Protesters around the U.S. gathered in front of Verizon stores Thursday in a last-ditch effort to save Obama-era net neutrality rules.
The protests were organized by several advocacy groups, including Fight for the Future, in the hope of pressuring Republicans in Congress to stop the FCC from rolling back the controversial rules adopted in 2015 under President Obama.
The FCC iswhich repeals the regulations that prohibit broadband and wireless companies from slowing or blocking access to the internet and ban them from charging internet companies fees to access their customers faster than competitors. The proposal will also strip the FCC of authority to regulate broadband networks, leaving policing of the internet to another federal agency the Federal Trade Commission.
Protesters at a rally in New York City held signs outside the Verizon store near Bryant Park stating “Net Neutrality is Freedom of Speech” and “Keep the Internet Free.” There were also posts to social media using the hashtag #StoptheFCC.
Potesters in Washington, DC gathered outside the annual FCC Chairman’s dinner and were joined by Democratic FCC Commissioner Mignon Clyburn, who tweeted a picture of herself speaking to the crowd.
Broadband companies have supported FCC Chairman Ajit Pai’s plan to dismantle the rules, arguing the regulation is heavy-handed and has hurt investment. Verizon was the target of the protest because before his appointment to the FCC, Pai had worked as a lawyer for Verizon. The company has said it has no plans to block or slow access to the internet. But Verizon has opposed the reclassification of broadband, which imposes stricter regulation on its networks.
“Like those expressing their views today, Verizon fully supports an open Internet and believe consumers should be able to use it to access lawful content when, where, and how they want,” the company said in a statement. “We’ve publicly committed to that before and we stand by that commitment today.”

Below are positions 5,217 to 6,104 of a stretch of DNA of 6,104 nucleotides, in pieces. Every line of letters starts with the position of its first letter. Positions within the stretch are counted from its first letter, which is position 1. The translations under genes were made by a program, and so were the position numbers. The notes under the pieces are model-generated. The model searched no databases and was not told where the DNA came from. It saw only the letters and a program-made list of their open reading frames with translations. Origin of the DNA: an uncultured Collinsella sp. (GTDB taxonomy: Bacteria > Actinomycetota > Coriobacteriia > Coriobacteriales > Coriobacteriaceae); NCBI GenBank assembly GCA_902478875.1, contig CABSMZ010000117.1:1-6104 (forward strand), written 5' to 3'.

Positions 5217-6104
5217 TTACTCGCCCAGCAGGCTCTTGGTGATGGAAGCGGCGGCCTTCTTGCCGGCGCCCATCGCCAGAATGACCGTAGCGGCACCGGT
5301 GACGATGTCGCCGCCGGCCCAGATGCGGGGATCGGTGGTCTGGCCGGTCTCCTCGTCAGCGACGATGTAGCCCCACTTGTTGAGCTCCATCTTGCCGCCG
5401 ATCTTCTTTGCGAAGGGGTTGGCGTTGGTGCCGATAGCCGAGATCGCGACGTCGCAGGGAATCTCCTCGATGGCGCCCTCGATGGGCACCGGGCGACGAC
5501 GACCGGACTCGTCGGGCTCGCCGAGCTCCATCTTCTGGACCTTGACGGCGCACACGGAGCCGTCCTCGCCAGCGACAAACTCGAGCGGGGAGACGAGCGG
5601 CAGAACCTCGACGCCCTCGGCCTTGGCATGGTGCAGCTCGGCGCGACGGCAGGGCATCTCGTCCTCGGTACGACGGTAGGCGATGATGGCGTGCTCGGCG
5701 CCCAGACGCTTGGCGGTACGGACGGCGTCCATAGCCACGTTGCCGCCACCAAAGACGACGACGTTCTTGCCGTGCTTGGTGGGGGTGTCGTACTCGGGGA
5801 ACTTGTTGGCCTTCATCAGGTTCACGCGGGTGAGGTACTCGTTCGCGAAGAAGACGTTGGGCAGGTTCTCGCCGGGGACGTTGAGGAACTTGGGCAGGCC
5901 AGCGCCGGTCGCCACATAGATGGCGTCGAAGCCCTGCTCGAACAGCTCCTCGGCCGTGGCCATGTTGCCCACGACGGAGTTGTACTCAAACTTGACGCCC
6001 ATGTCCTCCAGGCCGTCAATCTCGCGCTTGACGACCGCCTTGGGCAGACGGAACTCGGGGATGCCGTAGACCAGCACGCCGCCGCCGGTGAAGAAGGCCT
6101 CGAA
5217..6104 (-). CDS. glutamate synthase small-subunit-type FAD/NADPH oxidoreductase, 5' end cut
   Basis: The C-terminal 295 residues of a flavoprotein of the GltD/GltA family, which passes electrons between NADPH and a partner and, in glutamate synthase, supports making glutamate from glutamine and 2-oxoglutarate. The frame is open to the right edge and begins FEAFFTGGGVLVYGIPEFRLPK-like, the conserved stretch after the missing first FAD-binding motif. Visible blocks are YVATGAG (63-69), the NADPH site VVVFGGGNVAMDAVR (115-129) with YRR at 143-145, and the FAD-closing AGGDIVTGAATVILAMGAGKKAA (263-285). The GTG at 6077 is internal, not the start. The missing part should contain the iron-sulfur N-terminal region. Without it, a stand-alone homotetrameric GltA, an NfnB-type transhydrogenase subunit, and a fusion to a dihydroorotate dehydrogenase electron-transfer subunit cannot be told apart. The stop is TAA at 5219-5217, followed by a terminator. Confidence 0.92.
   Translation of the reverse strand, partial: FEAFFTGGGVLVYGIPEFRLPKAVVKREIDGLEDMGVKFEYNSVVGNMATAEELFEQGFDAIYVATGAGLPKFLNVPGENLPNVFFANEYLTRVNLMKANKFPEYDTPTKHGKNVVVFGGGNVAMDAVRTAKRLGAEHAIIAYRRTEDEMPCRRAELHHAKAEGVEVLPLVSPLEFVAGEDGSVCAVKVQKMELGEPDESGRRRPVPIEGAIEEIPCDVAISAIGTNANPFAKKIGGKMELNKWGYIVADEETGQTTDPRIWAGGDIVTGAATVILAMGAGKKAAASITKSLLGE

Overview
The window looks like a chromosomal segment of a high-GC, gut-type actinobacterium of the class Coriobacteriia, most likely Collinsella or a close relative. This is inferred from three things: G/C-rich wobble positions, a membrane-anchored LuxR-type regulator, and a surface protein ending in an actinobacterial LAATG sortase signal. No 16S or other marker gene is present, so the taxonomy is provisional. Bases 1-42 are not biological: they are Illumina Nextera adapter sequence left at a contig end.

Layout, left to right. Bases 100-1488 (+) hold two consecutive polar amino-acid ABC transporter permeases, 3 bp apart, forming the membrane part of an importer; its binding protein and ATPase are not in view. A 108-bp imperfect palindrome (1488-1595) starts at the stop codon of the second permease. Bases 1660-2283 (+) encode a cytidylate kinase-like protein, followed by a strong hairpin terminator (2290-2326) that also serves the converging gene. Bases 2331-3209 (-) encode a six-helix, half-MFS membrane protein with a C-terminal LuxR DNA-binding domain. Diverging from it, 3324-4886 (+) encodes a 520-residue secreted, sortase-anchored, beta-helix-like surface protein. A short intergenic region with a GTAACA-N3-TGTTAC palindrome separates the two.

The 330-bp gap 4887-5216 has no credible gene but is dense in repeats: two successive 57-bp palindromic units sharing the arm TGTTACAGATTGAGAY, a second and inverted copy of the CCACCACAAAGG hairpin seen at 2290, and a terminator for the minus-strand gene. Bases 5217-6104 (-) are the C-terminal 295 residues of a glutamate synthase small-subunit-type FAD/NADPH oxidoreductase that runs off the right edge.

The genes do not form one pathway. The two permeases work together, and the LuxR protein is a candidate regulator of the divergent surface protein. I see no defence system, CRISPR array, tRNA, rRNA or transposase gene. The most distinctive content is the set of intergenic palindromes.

Pai, who was appointed chairman by President Trump earlier this year, says the agency is returning to the same light touch regulatory regime of previous administrations including under Democrat Bill Clinton.
But supporters of net neutrality say that without rules broadband providers will have too much control over consumers’ access to the internet and will shut out competitors in favor of their own services, leading to less innovation and higher prices.
The issue has become starkly partisan in Congress with Democrats united in their calls to keep the regulations in place. Earlier this week more thanasking the agency to delay the vote. In recent weeks, it’s been discovered that millions of comments on the net neutrality repeal proposal were from fake accounts and using stolen identities. Democratic FCC Commissioner Jessica Rosenworcel along with New York’s Attorney General Eric Schneiderman and Democrats in the US Senate have urged the FCC to postpone its vote until the comments can be examined.
“When the @FCC #NetNeutrality record is corrupted by a million comments with identity theft & half a million comments from Russia we need to stop & ask what went wrong,” Rosenworcel said in a tweet Thursday. “Public integrity matters.”